As explained above, the benefits for New Hampshire government employees must be available from January 1, 2023, and the language of the bill states that coverage must also be available for the purchase of private and public non-governmental employers and individuals.
The language of the charter is very high so interested parties will have to wait a while to get clarity on what will be available and what is required by the charter. The charter indicates that a number of details about the administration of leave will be prepared by the Commissioner of the Administrative Services Department. We may not know much more until that happens.
Continuous change and tight timeframes Emphasizes the need for flexible, configurable absence management technology
The aggressive timeline set in New Hampshire will mean that for the first time ever, three states are expected to launch a PFML program within 12 months. What is already a high task for carriers and TPAs is further complicated by the fact that there is still much to decide in these three states: Oregon, New Hampshire and Colorado.
Oregon, which had a planned launch date of January 1, 2023, is trying to postpone that date to September 3, 2023. The state has still not announced whether it plans to administer its PFML internally or outsource it to a carrier, as what New Hampshire is planning.
Colorado, which became the first state to send the PFML through voting initiatives, will not be rolled out until January 1, 2024, but again, details of the Colorado Plan are scarce at this time.
So in a span of 12 months beginning in January 2023, we will have the following:
- A PFML program that can be self-administered by the State of Oregon or a provider
- The first state program for paid family leave ever which will be outsourced to one or more carriers
- A third state PFML (Colorado) which may also be self-administered by the state or a supplier
The ability to win business for these different programs depends on the underlying technology provided by insurance companies and TPA with flexibility and framework to quickly incorporate the state-specific rules into its existing model.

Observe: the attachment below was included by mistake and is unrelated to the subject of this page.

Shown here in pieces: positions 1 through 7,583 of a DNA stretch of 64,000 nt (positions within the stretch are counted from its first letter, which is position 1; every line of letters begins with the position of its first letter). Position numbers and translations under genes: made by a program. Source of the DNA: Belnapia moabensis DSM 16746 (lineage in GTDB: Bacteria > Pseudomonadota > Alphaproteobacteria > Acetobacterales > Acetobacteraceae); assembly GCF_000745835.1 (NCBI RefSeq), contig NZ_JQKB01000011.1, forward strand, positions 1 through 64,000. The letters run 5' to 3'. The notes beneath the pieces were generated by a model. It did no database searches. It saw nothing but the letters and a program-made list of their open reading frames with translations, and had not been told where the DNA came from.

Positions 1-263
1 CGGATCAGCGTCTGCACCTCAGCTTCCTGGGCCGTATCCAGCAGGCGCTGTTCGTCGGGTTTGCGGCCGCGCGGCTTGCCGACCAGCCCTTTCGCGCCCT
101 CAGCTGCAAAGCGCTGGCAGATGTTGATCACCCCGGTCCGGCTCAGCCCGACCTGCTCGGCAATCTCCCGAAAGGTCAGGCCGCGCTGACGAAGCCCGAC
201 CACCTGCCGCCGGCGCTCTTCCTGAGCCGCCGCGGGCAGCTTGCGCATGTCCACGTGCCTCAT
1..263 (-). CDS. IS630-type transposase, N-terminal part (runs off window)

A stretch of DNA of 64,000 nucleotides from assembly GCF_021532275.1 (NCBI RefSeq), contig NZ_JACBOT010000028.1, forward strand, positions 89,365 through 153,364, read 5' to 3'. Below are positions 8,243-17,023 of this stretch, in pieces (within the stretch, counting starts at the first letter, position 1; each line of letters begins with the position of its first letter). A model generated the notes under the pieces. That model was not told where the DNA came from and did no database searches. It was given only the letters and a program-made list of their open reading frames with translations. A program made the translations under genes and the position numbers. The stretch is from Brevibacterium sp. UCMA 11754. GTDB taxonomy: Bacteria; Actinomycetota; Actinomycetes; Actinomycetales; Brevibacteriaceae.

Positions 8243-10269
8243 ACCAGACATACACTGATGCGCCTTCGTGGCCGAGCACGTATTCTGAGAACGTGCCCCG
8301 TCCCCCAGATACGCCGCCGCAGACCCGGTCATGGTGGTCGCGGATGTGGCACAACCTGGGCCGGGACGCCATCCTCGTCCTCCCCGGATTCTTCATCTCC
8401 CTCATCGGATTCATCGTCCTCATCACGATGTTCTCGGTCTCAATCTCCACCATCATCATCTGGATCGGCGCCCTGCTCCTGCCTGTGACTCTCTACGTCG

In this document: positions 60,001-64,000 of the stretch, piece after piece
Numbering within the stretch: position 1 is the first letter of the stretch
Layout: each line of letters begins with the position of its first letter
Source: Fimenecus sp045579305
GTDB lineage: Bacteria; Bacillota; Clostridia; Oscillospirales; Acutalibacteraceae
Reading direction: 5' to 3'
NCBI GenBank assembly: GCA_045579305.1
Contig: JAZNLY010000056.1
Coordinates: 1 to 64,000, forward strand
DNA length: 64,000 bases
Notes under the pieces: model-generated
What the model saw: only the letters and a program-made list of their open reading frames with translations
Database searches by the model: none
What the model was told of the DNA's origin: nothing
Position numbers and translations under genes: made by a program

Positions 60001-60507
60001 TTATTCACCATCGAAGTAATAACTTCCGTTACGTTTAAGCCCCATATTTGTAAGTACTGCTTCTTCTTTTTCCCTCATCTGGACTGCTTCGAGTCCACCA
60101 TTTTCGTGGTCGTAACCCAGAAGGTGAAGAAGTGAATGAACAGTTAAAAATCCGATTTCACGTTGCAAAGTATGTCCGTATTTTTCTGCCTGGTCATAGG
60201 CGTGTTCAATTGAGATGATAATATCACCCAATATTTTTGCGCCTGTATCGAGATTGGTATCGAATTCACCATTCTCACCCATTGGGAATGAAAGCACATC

The COVID-19 pandemic has accelerated many companies' timelines for digital transformation of front and back office systems. In our research on strategic priorities in 2021, improving digital capacity was the highest-ranked internal challenge among leaders in the insurance industry – 40% higher than the industry's laggards. When we look at the future of PFML in the United States, the importance of a sophisticated, leading absence management solution could not be clearer.
Success for New Hampshire Voluntary Paid Family Vacation May Come to Education, Awareness, and Commitment
While New Hampshire's planned granite state family vacation plan will cover all government employees, the program is voluntary for the rest of New Hampshire's employees, which means that the market opportunity for the carrier or carriers who win the state plan is relatively unknown. We do not have historical data on the recruitment rate of a voluntary program, but we do know that employees tend to lack an understanding of PFML.
In Majesco's FMLA and PFL Knowledge Gap published earlier this year, we found that employees do not know if their state offers a PFL program or not. A majority of employees who responded (67%) incorrectly stated that they live in a PFL state when they do not or answered that they do not live in a PFL state when they actually do.
Given that New Hampshire will have the country's first voluntary program, there is a higher probability that government employees are unaware of the offer and what exactly it covers. In the same research, we found that only 47% of employees currently working in a PFL state could correctly identify the leaves they are entitled to take.
Voluntary participation in the state program by private and public non-state employers and individuals will ultimately be what determines the success and longevity of the program, and education and awareness will be at the heart of whether participation meets what the carrier (s) do. ) which offers the state plan hopes to be able to consider it successful.  Co-author:
Angie Brown, Sales Director, Absence Practice, Majesco
Lynne Sousa, Senior Abence Management and Compliance Counsel, Majesco